Is the New Basic Law in Israel Discriminatory?

  • Middle East Policy

    Middle East Policy has been one of the world’s most cited publications on the region since its inception in 1982, and our Breaking Analysis series makes high-quality, diverse analysis available to a broader audience.

Views from the Region

July 29, 2018

Last week the Israeli Knesset approved a controversial law changing the country’s Basic Law to recognize Israel as the “nation-state of the Jewish People.” In Israel many have criticized the law for being antidemocratic and for undermining the state’s founding ideals of equality and the protection of minorities. The law also refers to Jerusalem as the undivided capital of the state of Israel, further diminishing Palestinian hopes for an independent nation with East Jerusalem as their capital. On the other side, many have celebrated the law – wryly or not – for acknowledging the “truth” of the state of Israel.

One criticism of the law comes from Time of Israel’s Noah Efron, who, in a recent op-ed, characterized “[t]he Judaism of the ‘Nation-State Bill’ [as] a shallow and mean thing, reduced to a flag, an anthem, a star on a map marking Jerusalem as our capital, and a sour insistence that Hebrew is Israel’s only official language, and the Jewish holidays its only official holidays. Criticisms of the law generally made the case that it reflected too shallow a notion of democracy in a Jewish State. That’s true, but it may be that what bothered me most about the law was its too-shallow notion of Judaism in a Jewish State, which it summed up as a bunch of symbols, a plot of land, and ability to muffle non-Jews. There has got to be more to it than that.”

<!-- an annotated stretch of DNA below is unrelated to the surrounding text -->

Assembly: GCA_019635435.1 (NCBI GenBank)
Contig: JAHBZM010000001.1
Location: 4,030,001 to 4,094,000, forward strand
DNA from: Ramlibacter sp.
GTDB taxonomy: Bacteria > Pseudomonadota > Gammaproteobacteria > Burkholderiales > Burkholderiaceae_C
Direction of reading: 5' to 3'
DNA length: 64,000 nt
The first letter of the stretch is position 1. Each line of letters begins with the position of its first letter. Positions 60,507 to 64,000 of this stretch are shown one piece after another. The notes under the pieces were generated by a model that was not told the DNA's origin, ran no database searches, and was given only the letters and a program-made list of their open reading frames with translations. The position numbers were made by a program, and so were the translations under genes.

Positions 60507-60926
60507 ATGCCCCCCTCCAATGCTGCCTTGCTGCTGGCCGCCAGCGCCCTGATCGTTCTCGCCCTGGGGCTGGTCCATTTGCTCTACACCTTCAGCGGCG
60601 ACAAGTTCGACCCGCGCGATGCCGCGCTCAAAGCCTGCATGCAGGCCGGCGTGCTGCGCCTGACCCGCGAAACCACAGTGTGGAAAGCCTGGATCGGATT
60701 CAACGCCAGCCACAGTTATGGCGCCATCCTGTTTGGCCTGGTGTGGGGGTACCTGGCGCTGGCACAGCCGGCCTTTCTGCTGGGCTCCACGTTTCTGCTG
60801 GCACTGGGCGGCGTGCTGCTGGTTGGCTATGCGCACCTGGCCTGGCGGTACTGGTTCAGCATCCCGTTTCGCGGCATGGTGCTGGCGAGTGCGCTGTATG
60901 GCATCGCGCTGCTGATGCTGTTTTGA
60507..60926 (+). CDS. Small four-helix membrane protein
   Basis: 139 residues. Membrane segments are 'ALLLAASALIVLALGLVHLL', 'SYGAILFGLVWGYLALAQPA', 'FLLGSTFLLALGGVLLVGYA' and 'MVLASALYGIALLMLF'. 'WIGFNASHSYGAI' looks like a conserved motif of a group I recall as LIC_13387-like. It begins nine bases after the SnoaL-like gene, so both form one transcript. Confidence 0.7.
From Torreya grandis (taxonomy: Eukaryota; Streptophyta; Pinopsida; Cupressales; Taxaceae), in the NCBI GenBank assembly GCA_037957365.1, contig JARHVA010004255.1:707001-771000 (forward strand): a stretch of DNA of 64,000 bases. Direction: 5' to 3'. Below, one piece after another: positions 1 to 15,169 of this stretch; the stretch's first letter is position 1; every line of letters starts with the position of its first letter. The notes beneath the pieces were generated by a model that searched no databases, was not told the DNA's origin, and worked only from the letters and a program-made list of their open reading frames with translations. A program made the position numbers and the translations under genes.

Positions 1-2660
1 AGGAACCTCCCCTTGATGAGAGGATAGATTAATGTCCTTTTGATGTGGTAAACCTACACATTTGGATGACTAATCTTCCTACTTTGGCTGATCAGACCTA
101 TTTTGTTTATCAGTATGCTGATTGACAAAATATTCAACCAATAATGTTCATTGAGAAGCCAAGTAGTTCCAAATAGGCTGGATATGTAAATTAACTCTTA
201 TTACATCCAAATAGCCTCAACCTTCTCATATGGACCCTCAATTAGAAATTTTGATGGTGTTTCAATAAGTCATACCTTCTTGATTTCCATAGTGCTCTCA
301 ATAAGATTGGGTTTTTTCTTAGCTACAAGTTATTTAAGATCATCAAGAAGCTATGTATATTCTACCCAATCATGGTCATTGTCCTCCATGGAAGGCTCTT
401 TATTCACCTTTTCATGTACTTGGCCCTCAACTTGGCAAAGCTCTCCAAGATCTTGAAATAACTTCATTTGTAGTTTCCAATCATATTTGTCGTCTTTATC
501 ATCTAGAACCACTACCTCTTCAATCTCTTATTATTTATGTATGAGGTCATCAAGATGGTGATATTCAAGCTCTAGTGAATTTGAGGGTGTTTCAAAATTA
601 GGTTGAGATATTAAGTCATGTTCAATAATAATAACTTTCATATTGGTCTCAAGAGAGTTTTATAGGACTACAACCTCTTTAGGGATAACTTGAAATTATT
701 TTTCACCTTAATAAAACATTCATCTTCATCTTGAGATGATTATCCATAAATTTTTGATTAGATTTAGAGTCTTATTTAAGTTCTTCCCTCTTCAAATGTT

However, Arutz Sheva’s Giulio Meotti believes that Israeli symbols, including the flag and the national anthem, were worth protecting by enshrining them into law: “Without a Nationality Law, the ‘law of return’ (a tenet of Zionism which guarantees automatic immigration rights to Jews, for example to the French Jews now under Islamist attack) could one day be overthrown as ‘discriminatory’, as well as the anthem of Israel (which expresses the faithfulness of two millennia of Jews to their land), the flag (another Jewish symbol with the Star of David) could be challenged in court for ignoring the rights of the Arab minority and the Menorah (the Knesset symbol also engraved on the Arch of Titus in Rome) could be considered ‘racist’. The law protects all these.”